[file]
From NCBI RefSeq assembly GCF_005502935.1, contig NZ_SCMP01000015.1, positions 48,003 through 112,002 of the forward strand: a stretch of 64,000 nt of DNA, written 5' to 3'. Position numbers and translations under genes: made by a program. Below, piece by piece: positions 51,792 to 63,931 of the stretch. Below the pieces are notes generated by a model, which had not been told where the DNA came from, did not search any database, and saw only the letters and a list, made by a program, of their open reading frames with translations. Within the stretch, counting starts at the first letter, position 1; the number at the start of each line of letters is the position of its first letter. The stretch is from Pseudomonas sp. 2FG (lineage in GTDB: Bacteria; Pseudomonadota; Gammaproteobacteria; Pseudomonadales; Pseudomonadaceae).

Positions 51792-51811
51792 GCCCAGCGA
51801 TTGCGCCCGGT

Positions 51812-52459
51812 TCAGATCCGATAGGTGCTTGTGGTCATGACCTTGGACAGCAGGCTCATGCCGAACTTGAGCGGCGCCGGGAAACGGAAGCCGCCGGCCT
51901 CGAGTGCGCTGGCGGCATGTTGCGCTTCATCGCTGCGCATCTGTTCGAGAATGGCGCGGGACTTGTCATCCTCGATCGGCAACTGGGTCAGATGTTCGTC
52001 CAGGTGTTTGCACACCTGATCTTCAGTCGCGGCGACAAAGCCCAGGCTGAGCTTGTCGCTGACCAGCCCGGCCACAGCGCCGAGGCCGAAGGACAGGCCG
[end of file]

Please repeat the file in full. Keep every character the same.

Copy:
From NCBI RefSeq assembly GCF_005502935.1, contig NZ_SCMP01000015.1, positions 48,003 through 112,002 of the forward strand: a stretch of 64,000 nt of DNA, written 5' to 3'. Position numbers and translations under genes: made by a program. Below, piece by piece: positions 51,792 to 63,931 of the stretch. Below the pieces are notes generated by a model, which had not been told where the DNA came from, did not search any database, and saw only the letters and a list, made by a program, of their open reading frames with translations. Within the stretch, counting starts at the first letter, position 1; the number at the start of each line of letters is the position of its first letter. The stretch is from Pseudomonas sp. 2FG (lineage in GTDB: Bacteria; Pseudomonadota; Gammaproteobacteria; Pseudomonadales; Pseudomonadaceae).

Positions 51792-51811
51792 GCCCAGCGA
51801 TTGCGCCCGGT

Positions 51812-52459
51812 TCAGATCCGATAGGTGCTTGTGGTCATGACCTTGGACAGCAGGCTCATGCCGAACTTGAGCGGCGCCGGGAAACGGAAGCCGCCGGCCT
51901 CGAGTGCGCTGGCGGCATGTTGCGCTTCATCGCTGCGCATCTGTTCGAGAATGGCGCGGGACTTGTCATCCTCGATCGGCAACTGGGTCAGATGTTCGTC
52001 CAGGTGTTTGCACACCTGATCTTCAGTCGCGGCGACAAAGCCCAGGCTGAGCTTGTCGCTGACCAGCCCGGCCACAGCGCCGAGGCCGAAGGACAGGCCG